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Real Support in a Virtual World

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My father died in 1988. When he was diagnosed with cancer, we told only our inner circle of family and friends, mostly because that's what he wanted. As an executive with a major film studio, he felt it was important to keep this deeply personal issue private. It was also a time when people were not as open about such personal information. We kept our concern, our fear and our grief to ourselves.

Now there's Facebook and on any day, you can scroll through your newsfeed and see engagement announcements, pictures of weddings and honeymoons, even sonograms and videos of baby's first steps. You'll also see people who are scared or sick, openly reaching out in their time of need for support.

Back in 1988, at 25 and losing my father, I didn't have a lot of support. I was scared. I didn't know how to handle the enormous rush of emotions I was feeling. We had a "family shrink," but he was more of a friend than a therapist. Unfortunately, he admired my father so much, he was having as difficult a time as we were. Telling a college friend the news must have been so hard for her. At least that's what I came to believe because she never contacted me again, not until Facebook, many years later.

We all know that Facebook reunites friends who haven't seen each other for years. But what some may not realize is, that it has literally changed the face of illness, death and grief and offers a new kind of real support in a virtual world.

The first time I noticed someone reaching out for support on Facebook, it felt strange to me. I didn't really understand it. Then it hit me. Facebook has changed how we approach grief. On Facebook, boundaries can be crossed. People turn to the virtual world of Facebook for comfort. You can tell your story, invite thousands to pray for you and overnight, your wall will be tagged with inspirational quotes and poems, pictures and virtual hugs and kisses sending real love. This new dimension of support offers an outlet for the grieving.

I sometimes wonder what it would have been like to have Facebook as I was going through my father's impending death. At the funeral we all shared stories about how strong he was, how funny, how kind, how larger-than-life a man he was. Together we laughed and cried. But when the funeral is over the visitors go home and the quiet enters. Eventually the check-in calls stop coming as life goes on and we are left with a hole in our hearts that feels as if it will never heal.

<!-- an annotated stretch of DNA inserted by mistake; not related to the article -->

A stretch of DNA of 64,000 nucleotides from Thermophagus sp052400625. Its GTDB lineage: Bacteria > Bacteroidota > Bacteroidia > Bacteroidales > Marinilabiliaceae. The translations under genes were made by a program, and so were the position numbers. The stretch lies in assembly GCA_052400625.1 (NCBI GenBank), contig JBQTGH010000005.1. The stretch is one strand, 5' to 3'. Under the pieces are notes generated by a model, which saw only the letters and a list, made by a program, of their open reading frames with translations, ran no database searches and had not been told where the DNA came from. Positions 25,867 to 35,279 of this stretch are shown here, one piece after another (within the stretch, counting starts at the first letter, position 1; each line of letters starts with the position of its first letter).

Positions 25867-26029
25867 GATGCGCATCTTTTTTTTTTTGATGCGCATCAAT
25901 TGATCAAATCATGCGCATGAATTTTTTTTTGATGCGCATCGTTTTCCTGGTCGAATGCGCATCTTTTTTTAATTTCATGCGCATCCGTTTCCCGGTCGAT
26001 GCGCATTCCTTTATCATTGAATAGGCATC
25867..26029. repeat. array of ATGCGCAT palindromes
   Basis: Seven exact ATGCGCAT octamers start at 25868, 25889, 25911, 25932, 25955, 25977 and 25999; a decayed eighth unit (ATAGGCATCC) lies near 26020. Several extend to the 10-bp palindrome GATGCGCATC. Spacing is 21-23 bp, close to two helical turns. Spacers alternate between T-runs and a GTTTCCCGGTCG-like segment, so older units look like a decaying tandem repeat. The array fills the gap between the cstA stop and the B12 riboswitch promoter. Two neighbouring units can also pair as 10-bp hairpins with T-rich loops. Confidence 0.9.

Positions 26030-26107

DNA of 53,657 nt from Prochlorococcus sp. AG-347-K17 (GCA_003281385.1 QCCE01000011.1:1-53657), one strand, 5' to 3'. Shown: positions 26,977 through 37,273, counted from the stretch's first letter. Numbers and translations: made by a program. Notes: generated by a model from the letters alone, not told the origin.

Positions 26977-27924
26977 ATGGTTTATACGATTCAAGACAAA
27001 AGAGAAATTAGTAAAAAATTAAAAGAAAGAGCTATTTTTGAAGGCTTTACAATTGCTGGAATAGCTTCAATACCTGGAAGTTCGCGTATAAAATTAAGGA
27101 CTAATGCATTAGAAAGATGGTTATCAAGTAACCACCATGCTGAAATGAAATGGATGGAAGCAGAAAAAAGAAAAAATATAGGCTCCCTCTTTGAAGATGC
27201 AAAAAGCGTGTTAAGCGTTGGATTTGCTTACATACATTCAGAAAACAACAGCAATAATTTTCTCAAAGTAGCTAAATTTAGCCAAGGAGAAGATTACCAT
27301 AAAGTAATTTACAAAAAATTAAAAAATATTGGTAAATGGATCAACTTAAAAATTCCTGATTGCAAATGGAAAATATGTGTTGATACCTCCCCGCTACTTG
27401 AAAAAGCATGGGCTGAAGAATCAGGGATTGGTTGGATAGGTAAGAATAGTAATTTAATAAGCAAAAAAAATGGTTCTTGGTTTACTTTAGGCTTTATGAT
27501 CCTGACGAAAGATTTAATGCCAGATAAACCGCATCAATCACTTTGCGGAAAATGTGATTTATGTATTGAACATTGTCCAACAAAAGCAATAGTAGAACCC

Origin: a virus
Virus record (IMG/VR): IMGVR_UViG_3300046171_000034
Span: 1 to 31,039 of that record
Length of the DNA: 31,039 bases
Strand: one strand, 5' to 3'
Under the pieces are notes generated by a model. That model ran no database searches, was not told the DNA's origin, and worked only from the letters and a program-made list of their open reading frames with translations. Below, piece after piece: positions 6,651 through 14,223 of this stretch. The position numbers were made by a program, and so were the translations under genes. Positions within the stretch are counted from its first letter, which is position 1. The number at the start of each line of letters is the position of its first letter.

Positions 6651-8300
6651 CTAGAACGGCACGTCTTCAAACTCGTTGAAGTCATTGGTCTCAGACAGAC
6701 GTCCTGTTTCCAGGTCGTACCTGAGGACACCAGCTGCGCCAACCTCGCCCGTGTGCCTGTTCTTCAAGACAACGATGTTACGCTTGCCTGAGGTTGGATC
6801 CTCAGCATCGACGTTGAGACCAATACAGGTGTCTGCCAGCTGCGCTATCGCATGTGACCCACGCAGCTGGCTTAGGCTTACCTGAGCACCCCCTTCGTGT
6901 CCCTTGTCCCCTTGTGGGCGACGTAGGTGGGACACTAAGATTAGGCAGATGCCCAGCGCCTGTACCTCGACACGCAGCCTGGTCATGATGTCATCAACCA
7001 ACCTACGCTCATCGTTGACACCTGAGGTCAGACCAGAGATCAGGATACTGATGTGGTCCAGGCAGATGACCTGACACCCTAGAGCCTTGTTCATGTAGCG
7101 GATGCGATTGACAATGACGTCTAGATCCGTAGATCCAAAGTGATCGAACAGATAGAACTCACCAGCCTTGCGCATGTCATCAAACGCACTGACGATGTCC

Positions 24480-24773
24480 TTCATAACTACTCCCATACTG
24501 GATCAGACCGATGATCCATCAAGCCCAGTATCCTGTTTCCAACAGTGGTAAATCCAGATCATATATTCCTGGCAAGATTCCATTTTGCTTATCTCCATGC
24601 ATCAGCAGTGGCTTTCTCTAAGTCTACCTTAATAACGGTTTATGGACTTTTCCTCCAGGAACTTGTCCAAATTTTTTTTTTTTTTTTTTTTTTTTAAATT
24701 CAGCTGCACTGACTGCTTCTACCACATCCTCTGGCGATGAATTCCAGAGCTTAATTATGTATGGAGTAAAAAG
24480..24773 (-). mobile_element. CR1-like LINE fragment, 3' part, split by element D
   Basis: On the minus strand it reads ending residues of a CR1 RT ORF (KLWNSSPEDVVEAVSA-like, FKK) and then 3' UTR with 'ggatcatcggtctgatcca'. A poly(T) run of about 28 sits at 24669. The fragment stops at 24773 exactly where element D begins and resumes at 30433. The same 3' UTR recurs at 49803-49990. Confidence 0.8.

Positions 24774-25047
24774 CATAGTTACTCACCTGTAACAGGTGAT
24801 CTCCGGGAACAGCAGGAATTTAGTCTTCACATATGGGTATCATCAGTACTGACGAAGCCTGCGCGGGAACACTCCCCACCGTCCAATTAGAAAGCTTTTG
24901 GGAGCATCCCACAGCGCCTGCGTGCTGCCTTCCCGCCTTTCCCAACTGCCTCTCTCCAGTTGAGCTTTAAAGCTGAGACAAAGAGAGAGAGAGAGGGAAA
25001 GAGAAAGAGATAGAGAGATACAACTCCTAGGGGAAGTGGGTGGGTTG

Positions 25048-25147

What if there had been a Facebook in 1988? As I write, I imagine my mother, my sister and me, sitting in our den, cuddled on the sofa, laptop opened in front of us, reading all the wonderful things people would have posted on my father's wall. "Roger, I think of you all the time, remember when..." The warmth that would have comforted us, the love that would have come beaming in via our computer would have helped us.

Not too long ago, I made a new friend on Facebook. She was a beautiful, blonde-haired ray of light. I never met her, but every post, every picture, every saying, every supportive comment, left me with a smile. I loved her energy and sweetness. When she was diagnosed with cancer, she was quiet about it. As things took a turn for the worse, she messaged a small group of Facebook friends. She chose to include me in this group and I felt honored. She asked that we pray for her. She shared a bit about her progress and we offered support, encouragement, prayer, and perhaps most important of all, hope. One day, her wall became quiet. Soon her husband posted on her behalf, letting us all know that she passed on peacefully and how grateful she had been for our support.

I never actually spoke to her, yet I still feel the loss of her light on our planet. Often, I find myself picturing her hugging her dog.

Occasionally I'll visit her page. I'll read the posts. Sometimes someone will drop by, leave flowers, or a heart, on her page.

It may not have been one of the initial intentions for the founders, yet Facebook offers those who grieve a virtual gravesite. We can come by and leave flowers, post a poem or a prayer and scroll down our own personal memory lane. Our loved ones become immortal and live on -- not only in our hearts, but in the hearts of friends who never knew them.

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